Gregor Johann Mendel(redirected from alternative inheritance)
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Mendel, Gregor Johann
Mendel, Gregor Johann (grāˈgôr yōˈhän mĕnˈdəl), 1822–84, Austrian monk noted for his experimental work on heredity. He entered the Augustinian monastery in Brno in 1843, taught at a local secondary school, and carried out independent scientific investigations on garden peas and other plants until his election as prelate in 1868. Failing eyesight and his duties as prelate somewhat curtailed his researches; although he anticipated Oscar Hertwig's discovery that fertilization of an egg involved only one male sex cell, these findings went unpublished.
Mendel was the first to fashion, by means of a controlled pollination technique and careful statistical analysis of his results, a clear, analytic picture of heredity. His account of the experiments and his conclusions, published in 1866 (tr. Experiments in Plant Hybridization, 1926), were ignored during his lifetime. Rediscovered by three separate investigators (Correns, de Vries, and Tschermak) in 1900, Mendel's conclusions have become the basic tenets of genetics and a notable influence in plant and animal breeding.
Mendel's First Law
Mendel's Second Law
See biography of Mendel by V. Ore (1984); see also R. C. Olby, The Origins of Mendelism (2d ed. 1985).
Mendel, Gregor Johann
Born July 22, 1822, in Heinzendorf, Austria-Hungary (present-day Hinčice, Czechoslovakia); died Jan. 6, 1884, in Briinn, Austria-Hungary (present-day Brno). Discoverer of Mendelism, the theory of heredity. Son of a peasant.
Mendel became a monk in the Augustinian monastery in Briinn in 1843 (and an abbot in 1868) because of financial difficulties after completing philosophy courses at the university in Olmütz. In 1849 he taught natural history and physics in a high school. From 1851 to 1853 he took courses in physics, botany, paleontology, and analytical chemistry at the University of Vienna.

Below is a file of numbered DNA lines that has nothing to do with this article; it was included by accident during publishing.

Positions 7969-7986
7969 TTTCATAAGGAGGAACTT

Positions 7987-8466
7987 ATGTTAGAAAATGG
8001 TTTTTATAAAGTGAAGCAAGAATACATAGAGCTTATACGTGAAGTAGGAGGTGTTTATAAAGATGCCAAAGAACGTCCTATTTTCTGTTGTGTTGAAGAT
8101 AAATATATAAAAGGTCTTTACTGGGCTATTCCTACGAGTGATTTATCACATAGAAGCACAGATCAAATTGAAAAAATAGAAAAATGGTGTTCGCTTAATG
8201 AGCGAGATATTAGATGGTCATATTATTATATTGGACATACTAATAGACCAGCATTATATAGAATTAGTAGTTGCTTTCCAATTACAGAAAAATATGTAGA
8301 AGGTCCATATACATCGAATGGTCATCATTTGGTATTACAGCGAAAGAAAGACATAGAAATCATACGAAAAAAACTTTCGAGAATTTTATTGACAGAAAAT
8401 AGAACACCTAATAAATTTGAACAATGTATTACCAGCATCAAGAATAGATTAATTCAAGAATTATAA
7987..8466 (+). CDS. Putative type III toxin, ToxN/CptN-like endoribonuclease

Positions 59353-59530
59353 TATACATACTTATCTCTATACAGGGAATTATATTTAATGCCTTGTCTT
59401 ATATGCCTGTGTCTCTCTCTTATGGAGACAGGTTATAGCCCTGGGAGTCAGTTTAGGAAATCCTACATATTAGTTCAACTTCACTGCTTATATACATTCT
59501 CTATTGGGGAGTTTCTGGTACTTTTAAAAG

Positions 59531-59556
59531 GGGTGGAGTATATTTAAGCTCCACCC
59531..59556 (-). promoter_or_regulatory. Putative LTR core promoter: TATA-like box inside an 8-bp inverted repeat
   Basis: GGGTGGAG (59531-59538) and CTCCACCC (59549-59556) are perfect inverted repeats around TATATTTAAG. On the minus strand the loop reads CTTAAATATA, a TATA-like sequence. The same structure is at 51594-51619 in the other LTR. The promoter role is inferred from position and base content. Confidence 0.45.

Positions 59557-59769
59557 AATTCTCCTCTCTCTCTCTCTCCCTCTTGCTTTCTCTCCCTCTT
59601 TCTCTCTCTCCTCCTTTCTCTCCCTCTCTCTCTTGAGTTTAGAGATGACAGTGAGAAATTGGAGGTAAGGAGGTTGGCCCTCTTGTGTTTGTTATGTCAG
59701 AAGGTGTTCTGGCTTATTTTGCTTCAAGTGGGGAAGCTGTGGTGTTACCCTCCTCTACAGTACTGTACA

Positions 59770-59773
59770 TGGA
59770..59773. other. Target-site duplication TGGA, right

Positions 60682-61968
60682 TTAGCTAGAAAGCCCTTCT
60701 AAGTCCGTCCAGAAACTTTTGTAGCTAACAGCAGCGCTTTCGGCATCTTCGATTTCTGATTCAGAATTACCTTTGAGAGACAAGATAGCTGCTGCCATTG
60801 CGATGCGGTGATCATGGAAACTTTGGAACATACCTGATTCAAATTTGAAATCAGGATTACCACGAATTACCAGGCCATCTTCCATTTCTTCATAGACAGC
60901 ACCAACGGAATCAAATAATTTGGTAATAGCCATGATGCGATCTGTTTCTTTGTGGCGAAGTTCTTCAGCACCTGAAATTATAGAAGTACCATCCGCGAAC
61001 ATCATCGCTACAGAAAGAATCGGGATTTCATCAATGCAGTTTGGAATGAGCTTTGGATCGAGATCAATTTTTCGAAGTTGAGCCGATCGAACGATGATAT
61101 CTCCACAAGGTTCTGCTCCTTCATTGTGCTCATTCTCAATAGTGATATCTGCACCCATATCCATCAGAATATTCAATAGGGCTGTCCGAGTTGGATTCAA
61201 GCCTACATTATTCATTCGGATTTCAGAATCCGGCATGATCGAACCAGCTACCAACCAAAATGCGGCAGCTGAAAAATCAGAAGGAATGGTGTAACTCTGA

Between 1856 and 1863, Mendel performed extensive experiments with the hybridization of 22 varieties of pea plant. He reported the results of these experiments to the Briinn Natural Science Society in 1865; his paper was published in the proceedings of the society in 1866. His quantitative recording of all types of hybrids obtained, as well as his variational-statistical approach, characteristic of the entire body of his work, made Mendel the first to substantiate and formulate the principles of the random segregation and recombination of hereditary factors. These principles became the basis of his theory of heredity, known as Mendel’s laws.
Mendel tried to confirm his principles with other plants, including hawkweed. The choice of hawkweed was unfortunate, since the results contradicted the data obtained for peas. (It was later discovered that hawkweed often reproduces without fertilization, so that hybrids cannot be obtained.) He also concerned himself with apiculture, meteorology, and horticulture (breeding a new variety of fuchsia and doing grafts and crosses of fruit trees), and he crossed gray and white mice.
Mendel’s discoveries failed to win him recognition during his lifetime, although the results were known to a number of the leading botanists of his day. His misunderstood and forgotten work first attracted widespread attention in 1900, when H. De Vries, C. Correns, and E. von Tschermak became convinced almost simultaneously of the soundness of his conclusions on the basis of their own experiments. The international scientific community celebrated the centenary of Mendel’s discoveries in 1965.
WORKSOpyty nad rastiteVnymi gibridami (s biografich. ocherkom). Moscow, 1965.
[Soch.] In G. Mendel, C. Naudin, and A. Sagiret, Izbrannye raboty. Moscow, 1968.
REFERENCESFilipchenko, lu. A. Frensis GaVton i Gregor Mendel’. Moscow, 1925.
Timiriazev, K. “Mendel’.”In Entsiklopedicheskii slovar’ Granat, llth ed., vol. 28. Moscow [no date].
Gaisinovich, A. E. Zarozhdenie genetiki. Moscow, 1967.
Orel, V. “Kak rodilas’ teoriia Mendelia.” Priroda, 1972, no. 5.
Iltis, H. Gregor Johann Mendel: Leben, Werk und Wirkung. Berlin, 1924.
Gregor Johann Mendel, 1822-1884: Texte und Quellen zu seinem Werken und Leben. Leipzig, 1965. (Compiled with commentary by J. Kříženecký.)
Jakubíček, M., and J. Kubíček. Bibliographia Mendeliana. Brno, 1965.
Jakubíček, M., and J. Kubíček. Bibliographia Mendeliana. Supple. 1965-1969. Brno, 1970.
Folia Mendeliana. (Annually, since 1966.)
Gustafsson, A. “The Life of Gregor Johann Mendel—Tragic or Not?” Hereditas, 1969, nos. 1-2.